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Charity helps soldiers through video games

A Sudbury native and former member of the Second Battalion, Irish Regiment of Canada, hopes to expand a unique charity that supports current and former soldiers in the United States and Canada.
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Sudbury native and former member of the Second Battalion, Irish Regiment of Canada Todd Clark is trying to expand a charity called Operation Supply Drop into Canada. Supplied photo.
A Sudbury native and former member of the Second Battalion, Irish Regiment of Canada, hopes to expand a unique charity that supports current and former soldiers in the United States and Canada.

Todd Clark is a member of Operation Supply Drop, an American charity founded in 2010, that provides video games for soldiers in combat operations.

“While in Iraq in 2003, our infantry company received a crate of third-hand Harlequin romance novels donated from a library,” said the charity's founder, Capt. Stephen Machuga, in a press release. “We ended up using them for target practice on the test fire range, but it was then I realized: people back home want to help, but they don’t know what soldiers want.”

It turned out the generation of soldiers that fought in Iraq and Afghanistan was more interested in video games than Harlequin romance.

Machuga and a team of volunteers started to transport video game systems, and an assortment of games, to soldiers in remote battlefields in Iraq and Afghanistan.

With combat operations in both countries at an end, the charity has expanded its reach to peacekeeping operations and military service members deployed closer to home.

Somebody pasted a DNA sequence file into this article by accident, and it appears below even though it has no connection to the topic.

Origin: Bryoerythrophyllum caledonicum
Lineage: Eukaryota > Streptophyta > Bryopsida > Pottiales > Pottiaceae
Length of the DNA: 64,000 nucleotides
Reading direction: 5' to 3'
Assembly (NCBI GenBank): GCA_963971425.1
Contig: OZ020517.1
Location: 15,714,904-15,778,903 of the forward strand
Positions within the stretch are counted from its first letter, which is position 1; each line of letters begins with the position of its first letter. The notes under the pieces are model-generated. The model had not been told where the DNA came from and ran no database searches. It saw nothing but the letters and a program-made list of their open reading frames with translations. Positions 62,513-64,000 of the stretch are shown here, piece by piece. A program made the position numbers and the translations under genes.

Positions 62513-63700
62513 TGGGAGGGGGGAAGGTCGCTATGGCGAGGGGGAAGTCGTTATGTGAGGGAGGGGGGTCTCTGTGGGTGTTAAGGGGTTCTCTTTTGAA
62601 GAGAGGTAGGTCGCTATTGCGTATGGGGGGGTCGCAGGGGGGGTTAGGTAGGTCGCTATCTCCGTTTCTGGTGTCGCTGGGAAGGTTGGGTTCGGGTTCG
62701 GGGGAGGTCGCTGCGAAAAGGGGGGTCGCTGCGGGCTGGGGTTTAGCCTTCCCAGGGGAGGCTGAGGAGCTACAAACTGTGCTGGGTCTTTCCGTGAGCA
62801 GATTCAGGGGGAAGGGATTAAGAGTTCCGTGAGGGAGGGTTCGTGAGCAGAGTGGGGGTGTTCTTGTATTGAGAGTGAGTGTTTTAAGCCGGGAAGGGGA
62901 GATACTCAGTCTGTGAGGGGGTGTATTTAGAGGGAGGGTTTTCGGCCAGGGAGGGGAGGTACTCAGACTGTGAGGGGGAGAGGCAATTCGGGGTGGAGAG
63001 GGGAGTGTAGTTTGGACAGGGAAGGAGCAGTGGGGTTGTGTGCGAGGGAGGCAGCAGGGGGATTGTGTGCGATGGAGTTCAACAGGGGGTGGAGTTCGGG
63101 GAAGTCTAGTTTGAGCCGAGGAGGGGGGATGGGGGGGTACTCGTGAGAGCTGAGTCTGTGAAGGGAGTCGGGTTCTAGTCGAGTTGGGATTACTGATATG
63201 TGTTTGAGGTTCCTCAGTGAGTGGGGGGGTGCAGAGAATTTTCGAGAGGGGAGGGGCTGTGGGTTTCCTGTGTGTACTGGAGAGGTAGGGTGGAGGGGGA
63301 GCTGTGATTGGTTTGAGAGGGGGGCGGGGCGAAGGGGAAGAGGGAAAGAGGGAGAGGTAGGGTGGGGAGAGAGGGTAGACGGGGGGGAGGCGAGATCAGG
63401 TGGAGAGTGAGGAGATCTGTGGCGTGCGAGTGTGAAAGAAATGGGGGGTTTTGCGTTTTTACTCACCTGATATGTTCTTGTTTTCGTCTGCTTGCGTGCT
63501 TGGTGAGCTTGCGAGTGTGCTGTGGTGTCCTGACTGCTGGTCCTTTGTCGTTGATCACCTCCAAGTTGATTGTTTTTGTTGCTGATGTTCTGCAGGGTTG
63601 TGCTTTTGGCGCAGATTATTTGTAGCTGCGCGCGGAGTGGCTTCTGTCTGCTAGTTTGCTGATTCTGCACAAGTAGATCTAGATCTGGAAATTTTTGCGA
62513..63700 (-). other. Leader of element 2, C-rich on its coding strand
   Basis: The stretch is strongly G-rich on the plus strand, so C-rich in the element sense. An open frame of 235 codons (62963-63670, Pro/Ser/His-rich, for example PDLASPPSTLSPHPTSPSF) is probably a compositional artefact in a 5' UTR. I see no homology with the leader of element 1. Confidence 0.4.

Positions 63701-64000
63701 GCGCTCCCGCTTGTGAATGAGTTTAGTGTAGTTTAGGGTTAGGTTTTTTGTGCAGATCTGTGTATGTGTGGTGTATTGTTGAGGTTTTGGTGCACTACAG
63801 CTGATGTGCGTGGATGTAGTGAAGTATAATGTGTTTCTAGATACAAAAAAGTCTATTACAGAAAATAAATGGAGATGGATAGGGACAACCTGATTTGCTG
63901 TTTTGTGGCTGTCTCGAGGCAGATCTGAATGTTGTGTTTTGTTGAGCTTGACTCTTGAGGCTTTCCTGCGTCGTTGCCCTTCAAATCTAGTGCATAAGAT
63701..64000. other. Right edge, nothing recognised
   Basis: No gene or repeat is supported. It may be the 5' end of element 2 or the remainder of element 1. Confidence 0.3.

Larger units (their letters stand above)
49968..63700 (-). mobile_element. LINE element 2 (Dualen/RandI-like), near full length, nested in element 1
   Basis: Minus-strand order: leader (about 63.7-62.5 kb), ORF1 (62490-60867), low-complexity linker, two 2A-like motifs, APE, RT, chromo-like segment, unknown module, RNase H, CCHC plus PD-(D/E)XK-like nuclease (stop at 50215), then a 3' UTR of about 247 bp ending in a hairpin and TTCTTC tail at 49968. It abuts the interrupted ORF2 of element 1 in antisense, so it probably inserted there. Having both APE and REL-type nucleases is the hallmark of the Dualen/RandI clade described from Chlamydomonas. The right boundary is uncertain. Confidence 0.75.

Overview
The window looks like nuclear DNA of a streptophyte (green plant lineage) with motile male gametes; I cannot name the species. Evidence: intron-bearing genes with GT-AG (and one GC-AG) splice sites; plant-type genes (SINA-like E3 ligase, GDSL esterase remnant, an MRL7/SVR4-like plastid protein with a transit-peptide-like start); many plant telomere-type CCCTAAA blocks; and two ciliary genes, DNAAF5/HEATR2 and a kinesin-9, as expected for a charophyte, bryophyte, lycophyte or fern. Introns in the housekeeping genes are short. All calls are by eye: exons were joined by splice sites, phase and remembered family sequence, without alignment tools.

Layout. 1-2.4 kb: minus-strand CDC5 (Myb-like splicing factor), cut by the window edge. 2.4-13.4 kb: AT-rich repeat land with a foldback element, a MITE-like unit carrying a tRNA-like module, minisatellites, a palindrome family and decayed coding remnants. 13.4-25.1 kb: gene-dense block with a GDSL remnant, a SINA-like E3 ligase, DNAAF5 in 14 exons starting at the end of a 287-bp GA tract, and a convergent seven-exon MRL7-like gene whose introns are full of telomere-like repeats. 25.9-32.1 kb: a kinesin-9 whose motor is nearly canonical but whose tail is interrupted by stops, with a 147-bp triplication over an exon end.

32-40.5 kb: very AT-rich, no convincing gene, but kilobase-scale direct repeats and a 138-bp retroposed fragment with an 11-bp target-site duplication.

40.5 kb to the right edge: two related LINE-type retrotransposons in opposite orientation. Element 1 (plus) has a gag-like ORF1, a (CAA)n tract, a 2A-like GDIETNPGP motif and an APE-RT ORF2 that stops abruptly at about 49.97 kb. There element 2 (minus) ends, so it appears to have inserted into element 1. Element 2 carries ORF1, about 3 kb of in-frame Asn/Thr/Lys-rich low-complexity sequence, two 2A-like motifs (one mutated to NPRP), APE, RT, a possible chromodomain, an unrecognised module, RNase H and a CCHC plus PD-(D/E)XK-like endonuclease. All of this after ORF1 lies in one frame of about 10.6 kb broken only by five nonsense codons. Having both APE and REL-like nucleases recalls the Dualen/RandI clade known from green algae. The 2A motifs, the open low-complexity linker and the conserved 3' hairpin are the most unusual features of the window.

That expanded reach also includes reaching out to America's military allies, including Canada.

For Clark, Operation Supply Drop was a natural fit.

He is a lifelong gamer – who first started playing video games with Pong – and heard about the organization through Clan Lucky Strike, a group with whom he played first-person shooter games.

Clark was deployed to Cyprus in the early 1990s, where he served in Canada's peacekeeping operation in the region.

He said he understands firsthand what it's like for soldiers deployed in war zones or peacekeeping operations, where most of their time is spent staving off boredom when they're not out on patrol.

“You're sitting around doing nothing,” he said. “The dark side is that sometimes guys take their own lives. You have to give them an escape.”

When he was deployed in Cyprus, Clark said he and his peers spent a lot of time watching movies on VHS. But after seeing the same movies multiple times, that got boring.

Today, Clark said, a competitive video game can keep soldiers occupied for hours during those slow periods overseas.

Clark set up an Operation Supply Drop chapter, or team, in London, Ontario, where he now lives.

At least once a month, he and the team members meet up in person for what he calls “mandatory fun events.”

It gives them a chance to socialize with other likeminded people while participating in activities like bowling.

Clark said a lot of veterans have trouble adjusting to civilian life when they return from the battlefield.

“They don't feel they fit in or belong anywhere,” he said.

Groups like Operation Supply Drop can help with that transition, he said.

The Canadian Armed Forces revealed last year that 160 military personnel died of suicide between 2004 and March 31, 2014.

In comparison, 138 Canadian soldiers were killed during Canada's combat operations in Afghanistan, from 2002 to 2014.

To learn more about Operation Supply Drop visit their website or contact Clark at clark.t@operationsupplydrop.org.